The quality of mercy!
One knows what the moral law is, what revelation and reason dictates, but one nonetheless falls down again as if our DNA forces us to err repeatedly; as if we were programmed or wired to fail ethically again and again; as if some mysterious pre-moral force causes us to lose control again and again. Well, if your answer to this question above is yes, I must welcome you to the human condition. The nature of man is such that even with the best of intentions he inevitably errs! This repeated failure can be quite depressing to many, as well as the added temptation to conclude that the moral norm is too hard and therefore unrealistic and unattainable. The inevitable conclusion for many is that the moral law must therefore be wrong or needs watering down! Many souls, because of the inertia caused by this depressing condition, feel trapped and boxed in and eventually give up trying and go with the flow!
We have just finished a year dedicated to the consideration of the quality of mercy. Some who are always perfect think all this to be hype but many of us who struggle with our imperfections daily realise that in consideration of mercy to and from our neighbours, there is a strong element of personal liberation! You only forgive once and you move on or you live with the hate forever. You are forgiven by others and peace is restituted. Pope Francis has realised, underlined and shared with the world this wonderful gift of mercy and, now that Advent is upon us, we all ought to stop and consider how the application of this virtue to others and by others to us, can help change our lives and lead us to feel free from the shackles of our fallen nature. Of course for those of us who believe in a God, the quality of mercy takes on a particular meaning.
One of the fundamental gifts that the Church has given to the world is the revealed knowledge that there is a God who is not a monolithic structure as we are often wont to consider our gods who we construct in our own image, but a God existing beyond the confines of our imagination. This God composed not of one person, but of three completely different persons. How is it possible that three different persons are able to form one God? We see a vague image of the answer in daily life. There is a union of a husband and a wife in caring for their family. Two people with diverse personalities who confirm their will to each other so that there is only one outcome in the family. It seems that likewise, God is a community of persons in love whose wills are aligned so perfectly that it is in effect the same will, one God. An outcome of this union is that one of these persons in one God, who always existed together, takes on human form at a particular point in time, so that this existence, this being that has the same substance as God, also takes on the same substance as man. In effect, in order to help us understand better the quality of God’s mercy and love, one subsistent being called Jesus Christ, is in existence with two essences, two substances, two natures, each remaining distinct from the other like oil in water, in effect creating two wills in the same being, with the divine will preceding the human one. It is through this man that God shows his merciful nature completely. His mercy to women and men who repeatedly broke the moral law as we do today, who were victims of sexual predation or habit as we are today, who lied and cheated and cursed as we do today, was fully magnanimous. His mercy to widows and the poor and the everyday man knew no bounds. He showed us what mercy really does to a person by being permanently disposed to the contrite heart. He showed us that mercy set a person free from his own dark side! I have noticed when driving to work and back in our interminably clogged-up roads that, in effect, one of the best ways to ease the backlog of cars is to give way to other cars rather than try to nose yourself in. In so doing the clutter dissolves and disappears and one can move forward. It is the same with mercy!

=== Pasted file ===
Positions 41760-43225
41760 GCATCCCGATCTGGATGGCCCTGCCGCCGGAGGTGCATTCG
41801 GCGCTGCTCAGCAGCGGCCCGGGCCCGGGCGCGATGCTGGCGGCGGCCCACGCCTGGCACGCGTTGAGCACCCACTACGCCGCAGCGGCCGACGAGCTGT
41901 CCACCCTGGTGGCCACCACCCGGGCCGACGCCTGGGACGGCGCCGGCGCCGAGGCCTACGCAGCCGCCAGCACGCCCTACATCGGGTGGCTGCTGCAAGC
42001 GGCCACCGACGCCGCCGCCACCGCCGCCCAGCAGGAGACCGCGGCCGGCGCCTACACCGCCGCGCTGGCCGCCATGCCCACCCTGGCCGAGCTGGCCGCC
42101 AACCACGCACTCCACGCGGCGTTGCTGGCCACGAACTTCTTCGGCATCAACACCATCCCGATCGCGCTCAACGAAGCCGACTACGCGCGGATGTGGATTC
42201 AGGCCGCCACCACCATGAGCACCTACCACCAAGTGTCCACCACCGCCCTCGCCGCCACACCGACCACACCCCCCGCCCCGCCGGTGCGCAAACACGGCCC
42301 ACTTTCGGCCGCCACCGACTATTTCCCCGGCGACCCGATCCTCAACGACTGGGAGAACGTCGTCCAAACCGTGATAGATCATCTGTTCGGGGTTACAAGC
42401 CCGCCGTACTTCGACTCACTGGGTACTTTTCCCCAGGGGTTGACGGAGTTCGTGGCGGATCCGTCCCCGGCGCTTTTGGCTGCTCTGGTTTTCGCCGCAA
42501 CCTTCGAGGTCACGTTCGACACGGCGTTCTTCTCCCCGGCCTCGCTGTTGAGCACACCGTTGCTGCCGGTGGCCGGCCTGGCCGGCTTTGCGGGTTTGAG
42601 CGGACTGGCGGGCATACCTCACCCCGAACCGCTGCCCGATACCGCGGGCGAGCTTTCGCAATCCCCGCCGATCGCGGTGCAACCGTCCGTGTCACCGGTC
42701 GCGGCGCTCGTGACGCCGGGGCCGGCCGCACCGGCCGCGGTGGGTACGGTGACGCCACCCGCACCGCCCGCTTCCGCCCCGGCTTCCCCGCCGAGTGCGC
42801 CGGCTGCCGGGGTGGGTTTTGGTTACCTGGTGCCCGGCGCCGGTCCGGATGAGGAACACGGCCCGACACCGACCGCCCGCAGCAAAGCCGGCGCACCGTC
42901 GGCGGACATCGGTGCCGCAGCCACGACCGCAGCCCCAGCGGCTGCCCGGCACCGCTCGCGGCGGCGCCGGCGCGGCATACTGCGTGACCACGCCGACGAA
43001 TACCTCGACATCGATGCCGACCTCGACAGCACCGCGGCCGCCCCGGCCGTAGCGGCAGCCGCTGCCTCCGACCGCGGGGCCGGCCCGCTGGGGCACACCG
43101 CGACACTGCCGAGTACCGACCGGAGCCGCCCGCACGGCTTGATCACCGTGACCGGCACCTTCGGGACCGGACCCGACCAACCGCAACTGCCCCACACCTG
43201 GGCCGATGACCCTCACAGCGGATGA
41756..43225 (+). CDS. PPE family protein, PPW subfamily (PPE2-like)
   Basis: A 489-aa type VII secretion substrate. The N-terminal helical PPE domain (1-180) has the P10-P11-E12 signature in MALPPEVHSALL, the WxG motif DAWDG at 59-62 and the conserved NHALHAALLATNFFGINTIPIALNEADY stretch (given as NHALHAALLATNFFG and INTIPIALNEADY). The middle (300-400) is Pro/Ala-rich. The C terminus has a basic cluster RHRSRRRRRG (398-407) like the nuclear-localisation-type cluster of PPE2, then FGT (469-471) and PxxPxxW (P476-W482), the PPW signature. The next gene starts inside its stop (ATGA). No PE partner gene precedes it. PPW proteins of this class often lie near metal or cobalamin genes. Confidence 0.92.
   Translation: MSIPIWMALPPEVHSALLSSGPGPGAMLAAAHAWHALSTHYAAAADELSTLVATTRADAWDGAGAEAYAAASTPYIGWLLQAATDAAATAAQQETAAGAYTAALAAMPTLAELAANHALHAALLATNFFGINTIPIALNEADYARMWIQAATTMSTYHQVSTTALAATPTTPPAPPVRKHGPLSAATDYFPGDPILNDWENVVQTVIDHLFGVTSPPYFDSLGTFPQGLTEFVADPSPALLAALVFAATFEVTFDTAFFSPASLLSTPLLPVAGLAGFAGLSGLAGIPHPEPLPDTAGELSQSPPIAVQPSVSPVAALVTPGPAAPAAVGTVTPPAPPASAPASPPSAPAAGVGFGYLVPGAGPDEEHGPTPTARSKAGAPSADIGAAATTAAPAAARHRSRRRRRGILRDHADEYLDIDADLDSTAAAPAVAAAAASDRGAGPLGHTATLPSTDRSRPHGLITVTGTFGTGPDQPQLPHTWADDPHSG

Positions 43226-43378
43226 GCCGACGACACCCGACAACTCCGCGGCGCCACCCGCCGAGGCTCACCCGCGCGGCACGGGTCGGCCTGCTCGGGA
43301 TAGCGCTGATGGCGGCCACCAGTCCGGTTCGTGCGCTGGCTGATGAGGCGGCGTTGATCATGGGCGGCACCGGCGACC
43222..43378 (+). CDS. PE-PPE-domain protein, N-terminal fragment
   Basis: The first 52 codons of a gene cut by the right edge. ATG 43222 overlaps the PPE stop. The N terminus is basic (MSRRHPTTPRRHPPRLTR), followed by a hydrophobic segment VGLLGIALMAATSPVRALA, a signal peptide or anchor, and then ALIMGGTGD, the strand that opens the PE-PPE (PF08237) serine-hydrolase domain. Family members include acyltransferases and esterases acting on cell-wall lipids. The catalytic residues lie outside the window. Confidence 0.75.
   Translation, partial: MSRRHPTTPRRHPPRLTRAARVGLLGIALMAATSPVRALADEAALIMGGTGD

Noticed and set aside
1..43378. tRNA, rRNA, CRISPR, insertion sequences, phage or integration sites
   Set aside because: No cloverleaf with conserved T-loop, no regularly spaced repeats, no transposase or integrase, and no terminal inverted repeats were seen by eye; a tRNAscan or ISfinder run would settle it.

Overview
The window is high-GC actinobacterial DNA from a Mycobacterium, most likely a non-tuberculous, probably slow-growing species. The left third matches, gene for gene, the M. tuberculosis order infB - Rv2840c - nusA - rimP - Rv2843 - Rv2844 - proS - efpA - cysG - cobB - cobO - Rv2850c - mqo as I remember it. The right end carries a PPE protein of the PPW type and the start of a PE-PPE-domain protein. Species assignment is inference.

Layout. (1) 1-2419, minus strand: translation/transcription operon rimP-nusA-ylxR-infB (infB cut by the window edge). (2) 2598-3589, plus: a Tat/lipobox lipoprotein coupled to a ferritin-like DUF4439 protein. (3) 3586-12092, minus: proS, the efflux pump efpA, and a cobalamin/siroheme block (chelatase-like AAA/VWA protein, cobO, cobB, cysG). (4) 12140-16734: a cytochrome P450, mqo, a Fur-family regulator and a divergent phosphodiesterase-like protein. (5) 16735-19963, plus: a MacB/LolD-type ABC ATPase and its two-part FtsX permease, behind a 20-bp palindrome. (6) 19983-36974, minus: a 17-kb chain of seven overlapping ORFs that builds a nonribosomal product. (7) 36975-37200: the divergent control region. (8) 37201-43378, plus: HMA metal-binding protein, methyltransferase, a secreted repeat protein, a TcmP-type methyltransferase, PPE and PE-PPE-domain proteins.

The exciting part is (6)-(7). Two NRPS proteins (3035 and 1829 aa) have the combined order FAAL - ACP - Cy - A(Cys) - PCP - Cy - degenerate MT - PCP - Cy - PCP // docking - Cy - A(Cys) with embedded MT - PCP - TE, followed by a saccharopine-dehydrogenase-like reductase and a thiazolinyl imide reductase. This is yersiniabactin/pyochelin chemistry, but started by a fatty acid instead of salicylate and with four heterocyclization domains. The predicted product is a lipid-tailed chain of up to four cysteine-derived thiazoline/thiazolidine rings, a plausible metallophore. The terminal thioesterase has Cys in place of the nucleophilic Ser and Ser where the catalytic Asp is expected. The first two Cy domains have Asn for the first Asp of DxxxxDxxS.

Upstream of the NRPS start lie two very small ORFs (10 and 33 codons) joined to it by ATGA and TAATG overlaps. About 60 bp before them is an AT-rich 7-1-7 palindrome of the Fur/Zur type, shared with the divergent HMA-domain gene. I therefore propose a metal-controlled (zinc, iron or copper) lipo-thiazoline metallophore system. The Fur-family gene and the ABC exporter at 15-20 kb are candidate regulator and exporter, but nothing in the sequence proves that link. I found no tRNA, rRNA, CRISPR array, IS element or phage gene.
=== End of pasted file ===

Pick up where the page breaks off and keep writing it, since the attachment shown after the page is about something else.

Pope Francis believes that there is no sin in a contrite heart that is above this mercy of God. In fact to underline this, he has extended to every priest the right to impart forgiveness in confession even for the great evil of denying persons the right to life by procuring an abortion. There are of course other evils which are just as bad and that a man may commit! There are evils committed against the family and spouse, evils against fellow workers and neighbours, political evils, environmental evils and economic evils. The list is endless. It is good to keep in mind that as Christmas approaches we stop to consider these truths and learn the true quality of mercy which gently drops from heaven on the place beneath! It is only in mercy that real justice and reason find their ultimate fulfilment.